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Figure 2. Prediction of metastases events at 10 years of follow-up from initial diagnosis.

Receiver Operating Curves. 106 Estrogen Receptor positive HER2 negative samples with 10-year follow-up data. Blue: Genomic Grade Index (GGI); Red: Ki67; Black: Histological Grade (HG); Pink: Mitotic Index (MI).

https://doi.org/10.1371/journal.pone.0035184.g002

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Figure 3. Prediction of metastases events at 10 years of follow-up from initial diagnosis.

Receiver Operating Curves. 43 Histological Grade II, ER positive samples with 10-year follow-up data. Blue: Genomic Grade Index; Red: Ki67; Pink: Mitotic Index.

https://doi.org/10.1371/journal.pone.0035184.g003

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Table 4. Prognostic values of Histological Grade, Genomic Grade Index, Ki67 score and Mitotic Index, regarding metastatic events at 10 years of follow-up in biological subgroups of pN0 breast carcinoma.

https://doi.org/10.1371/journal.pone.0035184.t004

Kaplan-Mayer survival curves for 10-year distant metastasis free survival were computed for GG, Ki67 score, MI and histological grade for the ER+/HER2- population (figure 4). GG and Ki67 score were the only significant prognostic factors, with respective relative risks of 4.01 (p = 0.007) and 2.56 (p = 0.04).

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Figure 4. Kaplan Meier Survival Curves.

Distant Metastases Free Survival Analysis. 132 Estrogen Receptor positive HER2 negative samples. Logrank tests pvalue. Top Left. Genomic Grade (GG). Green: GG-1. Red: GG-3. (p = 0.007). Bottom Left. Histological Grade (HG). Green: HG-1. Red: HG-3. (p  = 0.15). Top Right. Ki67 score. Green: Ki67≤20%. Red: Ki67>20%. (p = 0.04). Bottom Right. Mitotic Index (MI). Green: MI I. Red: MI III. (p = 0.12).

https://doi.org/10.1371/journal.pone.0035184.g004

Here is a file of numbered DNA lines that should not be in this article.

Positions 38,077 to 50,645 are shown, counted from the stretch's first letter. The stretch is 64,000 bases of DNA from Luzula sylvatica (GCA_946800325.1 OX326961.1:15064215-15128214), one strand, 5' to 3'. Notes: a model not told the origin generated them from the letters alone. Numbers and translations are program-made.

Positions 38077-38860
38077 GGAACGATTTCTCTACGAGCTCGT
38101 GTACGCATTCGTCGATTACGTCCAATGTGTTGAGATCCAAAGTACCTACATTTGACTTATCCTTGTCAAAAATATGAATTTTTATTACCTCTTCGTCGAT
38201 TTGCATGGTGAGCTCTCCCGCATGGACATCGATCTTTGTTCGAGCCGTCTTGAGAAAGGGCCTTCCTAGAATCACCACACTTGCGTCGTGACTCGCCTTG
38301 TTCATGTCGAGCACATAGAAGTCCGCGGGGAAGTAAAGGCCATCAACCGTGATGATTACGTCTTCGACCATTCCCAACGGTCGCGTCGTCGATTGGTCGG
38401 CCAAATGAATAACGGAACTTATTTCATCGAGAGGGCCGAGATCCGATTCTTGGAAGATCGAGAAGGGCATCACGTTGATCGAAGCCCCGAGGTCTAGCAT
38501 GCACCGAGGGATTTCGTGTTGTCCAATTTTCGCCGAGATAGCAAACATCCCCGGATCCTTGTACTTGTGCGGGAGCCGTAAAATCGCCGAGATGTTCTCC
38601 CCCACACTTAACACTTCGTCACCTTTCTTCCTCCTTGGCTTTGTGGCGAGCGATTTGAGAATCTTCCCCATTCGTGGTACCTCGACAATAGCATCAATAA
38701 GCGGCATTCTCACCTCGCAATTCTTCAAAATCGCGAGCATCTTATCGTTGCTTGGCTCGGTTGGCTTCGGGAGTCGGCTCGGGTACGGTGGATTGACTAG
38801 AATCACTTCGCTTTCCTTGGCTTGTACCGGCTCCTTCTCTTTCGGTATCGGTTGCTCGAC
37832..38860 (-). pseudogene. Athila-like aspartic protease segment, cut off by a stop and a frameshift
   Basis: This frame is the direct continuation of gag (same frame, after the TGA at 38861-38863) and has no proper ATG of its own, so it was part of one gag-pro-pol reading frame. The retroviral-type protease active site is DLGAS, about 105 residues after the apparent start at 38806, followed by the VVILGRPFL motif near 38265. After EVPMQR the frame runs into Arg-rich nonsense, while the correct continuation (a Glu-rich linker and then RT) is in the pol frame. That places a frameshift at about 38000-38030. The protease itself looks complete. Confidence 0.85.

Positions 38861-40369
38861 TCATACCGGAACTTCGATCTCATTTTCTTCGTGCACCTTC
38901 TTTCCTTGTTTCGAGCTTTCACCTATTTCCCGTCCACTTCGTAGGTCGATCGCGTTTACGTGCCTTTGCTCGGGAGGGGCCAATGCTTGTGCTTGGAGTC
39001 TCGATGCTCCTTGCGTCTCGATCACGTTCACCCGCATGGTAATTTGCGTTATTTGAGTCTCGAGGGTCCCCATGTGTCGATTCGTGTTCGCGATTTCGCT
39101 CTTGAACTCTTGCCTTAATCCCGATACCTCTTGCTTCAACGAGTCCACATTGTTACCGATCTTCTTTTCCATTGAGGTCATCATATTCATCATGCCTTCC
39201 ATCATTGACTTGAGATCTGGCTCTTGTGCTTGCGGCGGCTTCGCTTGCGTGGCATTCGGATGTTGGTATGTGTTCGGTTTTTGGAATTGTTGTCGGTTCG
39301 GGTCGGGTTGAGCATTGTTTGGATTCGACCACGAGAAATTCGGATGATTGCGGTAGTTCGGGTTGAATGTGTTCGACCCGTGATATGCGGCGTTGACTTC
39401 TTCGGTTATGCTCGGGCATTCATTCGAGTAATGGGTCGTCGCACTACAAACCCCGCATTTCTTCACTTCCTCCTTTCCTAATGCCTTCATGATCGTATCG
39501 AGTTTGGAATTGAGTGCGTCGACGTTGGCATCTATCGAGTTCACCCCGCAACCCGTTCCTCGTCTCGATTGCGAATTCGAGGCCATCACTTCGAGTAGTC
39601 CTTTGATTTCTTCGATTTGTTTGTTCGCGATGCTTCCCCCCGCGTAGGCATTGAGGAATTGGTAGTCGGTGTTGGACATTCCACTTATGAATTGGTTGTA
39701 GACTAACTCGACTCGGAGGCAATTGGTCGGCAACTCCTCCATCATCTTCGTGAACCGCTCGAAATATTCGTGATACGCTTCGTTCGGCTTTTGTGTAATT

Cox proportional hazard regression analyses using clinical and pathological features with 10-year distant metastasis free survival as endpoint were performed for the 145 cases without systemic chemotherapy and for the subgroup of 126 ER+/HER2-tumors and no systemic chemotherapy. In order to evaluate the biological relation between IHC Ki67 and GG, we performed a multivariate analysis comparing Ki67 score and GGI as continuous variables. It has to be recalled that GG is commercially available as a categorical variable only. The GG was the only significant variable in this model (HR = 2.26; p = 0.014). After adjustment for age at diagnosis and tumor size, in univariate analysis, Ki67 score (continuous and categorical), GG (continuous and categorical), and MI (continuous only) were all significantly correlated to the outcome (table 5). A multivariate analysis was performed to determine if any of the proliferation markers would individually add supplemental prognostic information to that provided by age, tumor size and histological grade. We found that the three markers, GG [categorical: HR = 5.2 (1.3–21) p = 0.02, and continuous: HR = 2.36 (1.3–4.2) p = 0.005], Ki67 score [categorical: HR = 3.28 (1.03–10.4) p = 0.044] and MI [continuous: HR = 1.07 (1.01–1.14) p = 0.024] were the significant prognostic covariates in this model (table 5).

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Table 5. Prognostic values of Histological Grade, Genomic Grade, Ki67 score and Mitotic Index, regarding metastatic events.

https://doi.org/10.1371/journal.pone.0035184.t005

Treatment decision